Dohyeon Lee


PLM-based World Models for Text-based Games
Minsoo Kim | Yeonjoon Jung | Dohyeon Lee | Seung-won Hwang
Proceedings of the 2022 Conference on Empirical Methods in Natural Language Processing

World models have improved the ability of reinforcement learning agents to operate in a sample efficient manner, by being trained to predict plausible changes in the underlying environment. As the core tasks of world models are future prediction and commonsense understanding, our claim is that pre-trained language models (PLMs) already provide a strong base upon which to build world models. Worldformer is a recently proposed world model for text-based game environments, based only partially on PLM and transformers. Our distinction is to fully leverage PLMs as actionable world models in text-based game environments, by reformulating generation as constrained decoding which decomposes actions into verb templates and objects. We show that our model improves future valid action prediction and graph change prediction. Additionally, we show that our model better reflects commonsense than standard PLM.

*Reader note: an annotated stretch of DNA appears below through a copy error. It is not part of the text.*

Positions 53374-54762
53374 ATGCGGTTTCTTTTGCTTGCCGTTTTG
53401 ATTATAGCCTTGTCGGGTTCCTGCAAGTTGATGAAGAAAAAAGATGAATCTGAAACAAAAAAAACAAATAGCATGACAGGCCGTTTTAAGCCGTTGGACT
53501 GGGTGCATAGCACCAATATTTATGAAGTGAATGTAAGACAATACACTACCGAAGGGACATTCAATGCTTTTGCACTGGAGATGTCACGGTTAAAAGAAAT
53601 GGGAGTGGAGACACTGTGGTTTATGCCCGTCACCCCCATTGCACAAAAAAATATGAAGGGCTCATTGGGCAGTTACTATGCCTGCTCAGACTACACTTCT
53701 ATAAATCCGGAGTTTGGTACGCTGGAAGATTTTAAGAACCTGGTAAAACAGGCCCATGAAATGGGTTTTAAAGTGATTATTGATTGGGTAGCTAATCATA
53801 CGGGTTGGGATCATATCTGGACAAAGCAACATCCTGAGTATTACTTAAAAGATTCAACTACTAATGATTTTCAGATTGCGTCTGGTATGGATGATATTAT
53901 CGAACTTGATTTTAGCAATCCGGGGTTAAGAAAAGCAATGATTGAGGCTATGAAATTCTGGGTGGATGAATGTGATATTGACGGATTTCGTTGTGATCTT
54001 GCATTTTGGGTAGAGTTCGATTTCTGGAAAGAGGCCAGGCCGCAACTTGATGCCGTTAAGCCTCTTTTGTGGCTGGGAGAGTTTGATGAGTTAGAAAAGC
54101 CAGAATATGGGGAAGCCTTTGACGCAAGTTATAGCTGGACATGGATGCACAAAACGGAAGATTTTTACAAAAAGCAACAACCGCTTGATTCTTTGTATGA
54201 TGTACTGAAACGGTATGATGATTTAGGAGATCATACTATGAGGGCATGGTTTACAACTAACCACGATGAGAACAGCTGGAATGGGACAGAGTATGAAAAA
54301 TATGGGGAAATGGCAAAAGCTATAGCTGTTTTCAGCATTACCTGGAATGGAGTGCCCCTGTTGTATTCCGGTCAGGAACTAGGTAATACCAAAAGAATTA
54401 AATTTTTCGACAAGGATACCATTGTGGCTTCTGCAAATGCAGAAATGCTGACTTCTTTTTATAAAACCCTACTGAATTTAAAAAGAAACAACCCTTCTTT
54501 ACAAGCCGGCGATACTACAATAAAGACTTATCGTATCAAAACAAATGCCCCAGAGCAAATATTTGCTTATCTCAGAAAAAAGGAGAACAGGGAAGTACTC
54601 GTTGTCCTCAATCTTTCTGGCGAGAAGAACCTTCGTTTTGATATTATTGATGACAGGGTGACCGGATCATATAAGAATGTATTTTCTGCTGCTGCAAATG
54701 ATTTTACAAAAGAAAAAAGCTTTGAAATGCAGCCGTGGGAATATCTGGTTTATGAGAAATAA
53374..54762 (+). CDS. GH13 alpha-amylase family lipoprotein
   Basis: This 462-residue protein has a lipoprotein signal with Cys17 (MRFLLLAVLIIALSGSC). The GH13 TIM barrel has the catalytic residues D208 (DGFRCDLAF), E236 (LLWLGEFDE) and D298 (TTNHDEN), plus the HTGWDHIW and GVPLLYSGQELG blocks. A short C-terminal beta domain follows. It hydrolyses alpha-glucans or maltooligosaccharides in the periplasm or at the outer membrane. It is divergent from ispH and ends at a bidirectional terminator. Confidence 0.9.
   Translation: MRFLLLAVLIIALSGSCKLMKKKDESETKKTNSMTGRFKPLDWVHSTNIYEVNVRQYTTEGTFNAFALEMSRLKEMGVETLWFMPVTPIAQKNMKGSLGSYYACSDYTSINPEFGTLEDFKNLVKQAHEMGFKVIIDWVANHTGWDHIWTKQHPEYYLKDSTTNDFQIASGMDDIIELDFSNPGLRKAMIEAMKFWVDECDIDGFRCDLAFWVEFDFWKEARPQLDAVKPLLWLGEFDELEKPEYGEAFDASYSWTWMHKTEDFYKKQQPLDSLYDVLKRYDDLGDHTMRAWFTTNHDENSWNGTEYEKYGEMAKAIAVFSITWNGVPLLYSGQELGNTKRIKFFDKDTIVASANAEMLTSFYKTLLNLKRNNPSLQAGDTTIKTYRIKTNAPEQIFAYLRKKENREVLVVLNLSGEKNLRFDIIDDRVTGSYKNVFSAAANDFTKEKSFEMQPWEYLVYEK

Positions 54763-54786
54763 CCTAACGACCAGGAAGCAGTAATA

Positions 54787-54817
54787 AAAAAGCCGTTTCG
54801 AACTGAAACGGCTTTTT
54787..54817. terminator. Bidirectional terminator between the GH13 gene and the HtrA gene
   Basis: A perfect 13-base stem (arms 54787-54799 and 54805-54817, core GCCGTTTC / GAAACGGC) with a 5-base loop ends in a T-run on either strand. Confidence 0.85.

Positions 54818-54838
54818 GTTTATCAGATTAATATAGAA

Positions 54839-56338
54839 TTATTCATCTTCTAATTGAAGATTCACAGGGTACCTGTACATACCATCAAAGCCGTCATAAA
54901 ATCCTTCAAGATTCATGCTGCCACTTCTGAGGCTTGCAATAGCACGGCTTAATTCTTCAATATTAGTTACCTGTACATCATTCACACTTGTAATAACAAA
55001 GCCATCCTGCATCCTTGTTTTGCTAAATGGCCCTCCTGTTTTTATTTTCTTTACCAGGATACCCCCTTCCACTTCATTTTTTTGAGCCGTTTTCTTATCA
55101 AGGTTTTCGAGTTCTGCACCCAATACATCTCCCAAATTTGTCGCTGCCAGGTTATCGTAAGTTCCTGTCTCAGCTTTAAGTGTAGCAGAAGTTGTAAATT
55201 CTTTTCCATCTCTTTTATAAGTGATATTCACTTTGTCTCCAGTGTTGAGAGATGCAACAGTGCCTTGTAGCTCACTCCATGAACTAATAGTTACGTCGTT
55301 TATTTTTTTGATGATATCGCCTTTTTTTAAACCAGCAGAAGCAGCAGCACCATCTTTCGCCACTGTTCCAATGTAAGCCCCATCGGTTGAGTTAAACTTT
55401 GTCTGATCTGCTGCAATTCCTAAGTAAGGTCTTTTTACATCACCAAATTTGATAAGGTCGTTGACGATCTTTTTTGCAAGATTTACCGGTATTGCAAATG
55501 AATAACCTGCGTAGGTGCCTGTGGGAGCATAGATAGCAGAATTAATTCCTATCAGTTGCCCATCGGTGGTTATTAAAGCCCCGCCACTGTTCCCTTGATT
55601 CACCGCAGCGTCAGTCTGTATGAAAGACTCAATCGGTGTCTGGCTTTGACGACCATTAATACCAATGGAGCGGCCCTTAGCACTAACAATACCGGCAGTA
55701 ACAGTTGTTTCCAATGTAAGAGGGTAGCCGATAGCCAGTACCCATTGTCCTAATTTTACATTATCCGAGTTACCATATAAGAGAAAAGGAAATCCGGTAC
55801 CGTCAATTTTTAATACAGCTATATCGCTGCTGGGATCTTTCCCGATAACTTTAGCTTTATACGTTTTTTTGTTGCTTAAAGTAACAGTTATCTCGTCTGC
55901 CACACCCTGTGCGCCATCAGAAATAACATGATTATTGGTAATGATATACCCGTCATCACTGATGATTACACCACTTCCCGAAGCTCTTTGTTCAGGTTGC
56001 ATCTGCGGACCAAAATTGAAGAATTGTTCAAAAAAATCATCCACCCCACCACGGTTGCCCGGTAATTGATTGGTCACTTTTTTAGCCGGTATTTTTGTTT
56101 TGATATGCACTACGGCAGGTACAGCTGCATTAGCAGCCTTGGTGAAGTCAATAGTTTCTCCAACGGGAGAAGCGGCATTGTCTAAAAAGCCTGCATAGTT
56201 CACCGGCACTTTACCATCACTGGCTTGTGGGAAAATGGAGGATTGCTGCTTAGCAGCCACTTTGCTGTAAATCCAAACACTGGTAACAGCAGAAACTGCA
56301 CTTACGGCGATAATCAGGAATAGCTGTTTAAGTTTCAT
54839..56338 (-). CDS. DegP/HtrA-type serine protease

Robustifying Multi-hop QA through Pseudo-Evidentiality Training
Kyungjae Lee | Seung-won Hwang | Sang-eun Han | Dohyeon Lee
Proceedings of the 59th Annual Meeting of the Association for Computational Linguistics and the 11th International Joint Conference on Natural Language Processing (Volume 1: Long Papers)

This paper studies the bias problem of multi-hop question answering models, of answering correctly without correct reasoning. One way to robustify these models is by supervising to not only answer right, but also with right reasoning chains. An existing direction is to annotate reasoning chains to train models, requiring expensive additional annotations. In contrast, we propose a new approach to learn evidentiality, deciding whether the answer prediction is supported by correct evidences, without such annotations. Instead, we compare counterfactual changes in answer confidence with and without evidence sentences, to generate “pseudo-evidentiality” annotations. We validate our proposed model on an original set and challenge set in HotpotQA, showing that our method is accurate and robust in multi-hop reasoning.